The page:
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Anderson's Engineering Ltd. was a Canadian fire apparatus manufacturer located in Langley, British Columbia.

History[]

The roots of Anderson's Engineering stretch back to a Langley machine shop founded by Duncan Anderson in 1946. In 1970, Duncan Anderson Jr. took over and incorporated Anderson's Engineering in 1972. Anderson served on the Langley Township Fire Department and built a tanker for them in 1970. In 1974, the company built a second truck for Langley Township and began fire truck production in earnest. Anderson built apparatus for fire departments across British Columbia and sold a number of trucks in Washington state, including four pumpers for the Seattle Fire Department.

In 1986, Anderson's became distributor for Finland's Bronto Skylift line of elevating platforms. Several Brontos with Anderson bodies were delivered to fire departments across Canada. The Service de Sécurité Incendie de Montréal purchased nine 27-metre platforms and one 50-metre unit, the tallest fire department aerial in North America at the time. This association continued until Bronto was purchased by Federal Signal in 1995. Anderson's also built four trucks with Seagrave aerials for Montréal and entered into an agreement with Smeal to use their aerial devices in the late nineties.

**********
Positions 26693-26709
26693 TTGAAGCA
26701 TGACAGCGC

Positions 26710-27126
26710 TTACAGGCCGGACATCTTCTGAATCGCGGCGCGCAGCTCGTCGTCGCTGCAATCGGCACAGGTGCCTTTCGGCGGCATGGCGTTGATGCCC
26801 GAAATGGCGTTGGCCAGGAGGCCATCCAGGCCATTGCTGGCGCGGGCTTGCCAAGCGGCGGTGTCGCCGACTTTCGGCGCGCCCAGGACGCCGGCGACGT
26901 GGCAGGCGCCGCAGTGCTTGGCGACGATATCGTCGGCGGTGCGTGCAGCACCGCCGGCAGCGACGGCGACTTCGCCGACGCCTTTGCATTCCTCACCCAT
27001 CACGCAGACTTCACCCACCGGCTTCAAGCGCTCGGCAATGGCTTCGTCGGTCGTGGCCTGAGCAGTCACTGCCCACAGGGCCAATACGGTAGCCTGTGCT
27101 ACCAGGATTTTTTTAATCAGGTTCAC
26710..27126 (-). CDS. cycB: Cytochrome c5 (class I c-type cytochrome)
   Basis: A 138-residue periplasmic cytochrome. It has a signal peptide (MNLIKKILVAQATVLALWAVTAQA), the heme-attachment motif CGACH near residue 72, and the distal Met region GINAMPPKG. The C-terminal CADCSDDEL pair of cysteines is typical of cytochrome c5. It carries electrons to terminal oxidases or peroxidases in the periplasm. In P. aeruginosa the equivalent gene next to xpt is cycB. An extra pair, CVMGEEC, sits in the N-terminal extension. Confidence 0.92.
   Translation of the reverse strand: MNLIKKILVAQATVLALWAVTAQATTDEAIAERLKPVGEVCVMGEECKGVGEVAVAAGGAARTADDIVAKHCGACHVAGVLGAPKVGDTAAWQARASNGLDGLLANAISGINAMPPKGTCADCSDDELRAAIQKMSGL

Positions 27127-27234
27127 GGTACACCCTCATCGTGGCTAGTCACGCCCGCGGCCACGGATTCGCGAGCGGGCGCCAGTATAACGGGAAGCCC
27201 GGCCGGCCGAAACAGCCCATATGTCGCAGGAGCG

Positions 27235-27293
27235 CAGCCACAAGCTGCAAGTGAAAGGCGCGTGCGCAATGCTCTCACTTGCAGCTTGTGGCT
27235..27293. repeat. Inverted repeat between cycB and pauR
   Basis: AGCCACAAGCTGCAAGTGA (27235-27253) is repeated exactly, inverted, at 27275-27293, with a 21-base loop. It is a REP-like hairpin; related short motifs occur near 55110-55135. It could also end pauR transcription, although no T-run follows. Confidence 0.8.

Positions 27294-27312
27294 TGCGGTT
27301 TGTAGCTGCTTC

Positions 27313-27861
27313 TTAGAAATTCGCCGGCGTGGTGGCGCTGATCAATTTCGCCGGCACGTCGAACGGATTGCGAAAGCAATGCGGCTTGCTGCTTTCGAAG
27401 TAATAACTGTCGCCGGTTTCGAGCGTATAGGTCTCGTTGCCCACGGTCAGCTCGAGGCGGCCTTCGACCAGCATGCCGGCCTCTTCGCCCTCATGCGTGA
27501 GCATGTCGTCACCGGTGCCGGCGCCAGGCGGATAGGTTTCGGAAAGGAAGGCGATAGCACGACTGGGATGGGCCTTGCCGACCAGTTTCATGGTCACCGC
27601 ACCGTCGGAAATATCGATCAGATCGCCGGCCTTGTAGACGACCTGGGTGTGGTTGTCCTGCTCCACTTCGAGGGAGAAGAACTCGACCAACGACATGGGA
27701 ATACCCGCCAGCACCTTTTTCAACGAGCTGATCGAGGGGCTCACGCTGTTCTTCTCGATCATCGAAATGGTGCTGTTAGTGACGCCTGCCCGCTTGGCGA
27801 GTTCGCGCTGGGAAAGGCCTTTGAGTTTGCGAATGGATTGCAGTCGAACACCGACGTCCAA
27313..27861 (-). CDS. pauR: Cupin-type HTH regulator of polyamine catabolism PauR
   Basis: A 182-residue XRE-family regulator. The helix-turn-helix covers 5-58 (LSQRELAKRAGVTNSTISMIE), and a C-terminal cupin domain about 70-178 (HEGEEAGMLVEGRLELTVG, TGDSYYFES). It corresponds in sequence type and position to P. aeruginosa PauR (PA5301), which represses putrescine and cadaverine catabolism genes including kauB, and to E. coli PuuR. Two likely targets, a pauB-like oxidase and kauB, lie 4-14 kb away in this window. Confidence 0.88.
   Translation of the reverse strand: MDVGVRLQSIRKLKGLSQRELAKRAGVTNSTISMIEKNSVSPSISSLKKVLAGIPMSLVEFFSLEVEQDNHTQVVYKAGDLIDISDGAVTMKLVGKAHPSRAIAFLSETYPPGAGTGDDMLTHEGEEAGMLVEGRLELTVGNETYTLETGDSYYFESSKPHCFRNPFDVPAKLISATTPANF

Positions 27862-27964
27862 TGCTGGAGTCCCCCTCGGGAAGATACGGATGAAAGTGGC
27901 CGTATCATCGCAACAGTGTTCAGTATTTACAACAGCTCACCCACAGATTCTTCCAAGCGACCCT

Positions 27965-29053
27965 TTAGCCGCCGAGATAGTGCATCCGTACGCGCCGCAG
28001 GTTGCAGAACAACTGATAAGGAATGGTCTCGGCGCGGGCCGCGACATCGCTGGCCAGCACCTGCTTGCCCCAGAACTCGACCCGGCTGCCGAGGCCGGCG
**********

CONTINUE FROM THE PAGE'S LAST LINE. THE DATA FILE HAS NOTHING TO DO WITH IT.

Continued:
Anderson's was forced into bankruptcy in 2000.

Production[]

Overall, Anderson's built approximately 400 pumpers, aerials, tankers and rescues on a variety of commercial and custom chassis. Most deliveries were made to Canadian departments, mainly in British Columbia, notably Langley Township, Vancouver Fire and Rescue Services and Surrey Fire Service. Several trucks were also delivered to Ontario municipalities. In addition to the ten Brontos and four Seagrave aerials mentioned above, Anderson also delivered ten pumpers and two air supply trucks to Montréal. Trucks were also exported to Guam, Saipan and industrial/mining operations in Kuwait, Saudi Arabia and Indonesia.

See Also[]

Departments operating Anderson's Engineering apparatus

Sources[]

  • Dubbert, Bob, Shane MacKichan and Joel L. Gebet. Encyclopedia of Canadian Fire Apparatus. Hudson, WI: Iconografix, 2004.
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